How Torches Work
The mechanics of a torch seem so easy that’s it’s often overlooked. Here’s a step-by-step explanation of how your everyday battery powered torch works:
1 – This part of the torch is called a case. It is the tube that encompasses the parts of the torch.
2 – This part of the torch is the contact throughout the torch. It is a very thin spring or strip of metal that runs through the torch, electronically connecting the various parts of the torch. This parts conduct electricity and completing the circuit.
3 – This is the switch of the torch. The flow of electricity is activated when you switch the torch on, turning the light on. The flow of electricity is interrupted when the switch is turned off, turning off the light.
4 – This part of the torch is called a reflector. It’s the plastic part, coated with a shiny aluminum layer that sits around the lamp and transmits the light rays from the lamp to allow a steady light beam.
5 – This part of the torch is called the lamp. It is known as the light source in a torch. In most torches, the lamp is either an incandescent bulb or a solid-state bulb, also known as an LED.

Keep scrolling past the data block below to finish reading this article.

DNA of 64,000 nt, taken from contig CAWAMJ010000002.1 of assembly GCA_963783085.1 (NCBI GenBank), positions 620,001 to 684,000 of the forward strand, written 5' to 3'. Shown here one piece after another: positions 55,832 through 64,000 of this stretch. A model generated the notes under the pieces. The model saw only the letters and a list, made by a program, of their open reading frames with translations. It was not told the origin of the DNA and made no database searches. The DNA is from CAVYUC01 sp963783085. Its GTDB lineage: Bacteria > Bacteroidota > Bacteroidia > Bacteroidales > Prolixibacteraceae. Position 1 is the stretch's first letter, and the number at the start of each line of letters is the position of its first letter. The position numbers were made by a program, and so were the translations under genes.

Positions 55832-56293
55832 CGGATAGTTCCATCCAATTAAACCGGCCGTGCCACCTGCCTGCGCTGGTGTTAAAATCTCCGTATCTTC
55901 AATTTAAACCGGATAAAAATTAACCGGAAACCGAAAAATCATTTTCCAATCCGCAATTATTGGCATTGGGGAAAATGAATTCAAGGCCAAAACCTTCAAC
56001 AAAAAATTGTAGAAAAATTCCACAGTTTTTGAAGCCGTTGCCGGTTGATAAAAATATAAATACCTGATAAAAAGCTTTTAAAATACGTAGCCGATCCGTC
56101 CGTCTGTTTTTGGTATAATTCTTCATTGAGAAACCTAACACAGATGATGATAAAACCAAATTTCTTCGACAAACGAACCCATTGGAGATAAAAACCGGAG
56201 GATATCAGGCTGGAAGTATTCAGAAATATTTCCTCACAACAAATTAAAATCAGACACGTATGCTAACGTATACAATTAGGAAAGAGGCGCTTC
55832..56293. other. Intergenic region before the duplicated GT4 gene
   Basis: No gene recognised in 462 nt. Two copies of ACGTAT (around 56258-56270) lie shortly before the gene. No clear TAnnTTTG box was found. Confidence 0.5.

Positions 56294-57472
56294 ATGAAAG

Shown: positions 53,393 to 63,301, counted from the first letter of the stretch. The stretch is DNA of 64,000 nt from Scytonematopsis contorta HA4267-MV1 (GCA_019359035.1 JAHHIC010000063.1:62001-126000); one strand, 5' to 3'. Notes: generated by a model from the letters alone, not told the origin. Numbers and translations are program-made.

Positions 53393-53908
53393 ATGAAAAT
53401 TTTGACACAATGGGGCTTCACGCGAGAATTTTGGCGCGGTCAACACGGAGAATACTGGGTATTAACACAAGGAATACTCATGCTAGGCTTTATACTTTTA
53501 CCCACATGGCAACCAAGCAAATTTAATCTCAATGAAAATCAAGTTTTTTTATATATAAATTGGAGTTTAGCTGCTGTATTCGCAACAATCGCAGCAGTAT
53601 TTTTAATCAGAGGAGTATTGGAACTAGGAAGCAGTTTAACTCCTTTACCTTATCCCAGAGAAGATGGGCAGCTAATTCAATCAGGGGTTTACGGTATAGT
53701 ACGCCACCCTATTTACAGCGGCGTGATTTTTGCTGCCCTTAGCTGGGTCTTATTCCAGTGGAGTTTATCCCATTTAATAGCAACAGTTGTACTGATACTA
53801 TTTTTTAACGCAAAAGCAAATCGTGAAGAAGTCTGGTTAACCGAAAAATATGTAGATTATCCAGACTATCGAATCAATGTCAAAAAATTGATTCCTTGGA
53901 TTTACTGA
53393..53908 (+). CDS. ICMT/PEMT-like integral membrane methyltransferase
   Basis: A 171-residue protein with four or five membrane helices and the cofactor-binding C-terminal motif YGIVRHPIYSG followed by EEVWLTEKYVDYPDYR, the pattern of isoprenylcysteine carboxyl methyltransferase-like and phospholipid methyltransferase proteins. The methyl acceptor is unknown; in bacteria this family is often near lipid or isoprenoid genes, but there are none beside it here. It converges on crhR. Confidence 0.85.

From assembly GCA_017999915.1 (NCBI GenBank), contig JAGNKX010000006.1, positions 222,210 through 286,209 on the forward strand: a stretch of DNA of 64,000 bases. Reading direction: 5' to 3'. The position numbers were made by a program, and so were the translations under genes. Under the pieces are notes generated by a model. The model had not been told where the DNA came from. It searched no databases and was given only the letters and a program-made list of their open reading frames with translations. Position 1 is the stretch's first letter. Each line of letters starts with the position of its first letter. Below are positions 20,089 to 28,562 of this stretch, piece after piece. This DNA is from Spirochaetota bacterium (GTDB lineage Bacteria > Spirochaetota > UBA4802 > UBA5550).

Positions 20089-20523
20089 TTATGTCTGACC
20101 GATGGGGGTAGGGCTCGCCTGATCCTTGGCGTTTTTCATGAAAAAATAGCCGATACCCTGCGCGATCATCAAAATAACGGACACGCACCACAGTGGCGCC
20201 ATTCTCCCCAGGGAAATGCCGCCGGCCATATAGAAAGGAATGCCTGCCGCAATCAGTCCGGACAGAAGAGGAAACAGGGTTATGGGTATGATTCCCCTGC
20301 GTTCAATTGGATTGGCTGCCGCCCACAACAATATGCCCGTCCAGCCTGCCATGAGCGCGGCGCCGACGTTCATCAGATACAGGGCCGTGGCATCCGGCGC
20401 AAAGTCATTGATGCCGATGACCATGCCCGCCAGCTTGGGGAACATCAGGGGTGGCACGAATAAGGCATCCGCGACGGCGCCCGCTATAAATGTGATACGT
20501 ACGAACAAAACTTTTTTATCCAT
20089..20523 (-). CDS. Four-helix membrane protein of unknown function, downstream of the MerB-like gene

6 – This part of the torch is known as the lens. It is the clear, plastic part you see on the front of the torch that protects the lamp, since the lamp is made of glass and may easily be broken.
7 – This part of the torch is where batteries are inserted. When activated correctly, the batteries are the power source for your torch.
Now you ask, how do all these parts work together?
When the switch of a torch is on, it allows contact between two contact strips, which begin a flow of electricity. This power is from the battery. The contact strip runs down the length of the battery case and connects with one side of the switch. There is another flat contact strip on the other side of the switch, which runs to the lamp, providing an electrical connection. Another part is connected to the lamp that connects with the positive electrode of the top battery, completing the circuit of the lamp.
When activated by electricity, the LED in the lamp begins to glow, producing light. This light reflects off of the reflector that is positioned around the lamp. The reflector transmits the light rays from the lamp, creating a steady beam of light, which is the light you see emitting from the torch. A clear lens covers the lamp on your torch so that the glass on the lamp does not get broken.
When the torch switch is then pushed off, the two contact strips are physically moved apart and the path for the electrical current is interrupted, thus ending the production of light, and turning your torch off.
All parts in the torch must be connected as stated in this article for it to work correctly.